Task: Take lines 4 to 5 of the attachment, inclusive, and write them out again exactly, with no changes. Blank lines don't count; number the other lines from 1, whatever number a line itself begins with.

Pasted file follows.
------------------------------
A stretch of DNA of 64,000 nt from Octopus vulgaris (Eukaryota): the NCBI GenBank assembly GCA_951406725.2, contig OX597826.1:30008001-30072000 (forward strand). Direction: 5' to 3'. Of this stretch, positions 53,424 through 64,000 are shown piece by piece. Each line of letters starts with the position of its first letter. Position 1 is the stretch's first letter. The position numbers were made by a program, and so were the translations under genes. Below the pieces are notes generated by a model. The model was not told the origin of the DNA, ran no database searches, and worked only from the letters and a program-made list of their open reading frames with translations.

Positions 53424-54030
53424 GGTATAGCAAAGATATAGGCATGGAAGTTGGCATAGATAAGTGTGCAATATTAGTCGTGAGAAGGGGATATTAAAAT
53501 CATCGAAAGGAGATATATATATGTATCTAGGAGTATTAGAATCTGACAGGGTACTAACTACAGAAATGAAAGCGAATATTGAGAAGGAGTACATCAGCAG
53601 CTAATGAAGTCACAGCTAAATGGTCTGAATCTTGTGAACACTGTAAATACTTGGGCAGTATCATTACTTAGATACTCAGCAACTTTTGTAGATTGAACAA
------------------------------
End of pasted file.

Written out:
53501 CATCGAAAGGAGATATATATATGTATCTAGGAGTATTAGAATCTGACAGGGTACTAACTACAGAAATGAAAGCGAATATTGAGAAGGAGTACATCAGCAG
53601 CTAATGAAGTCACAGCTAAATGGTCTGAATCTTGTGAACACTGTAAATACTTGGGCAGTATCATTACTTAGATACTCAGCAACTTTTGTAGATTGAACAA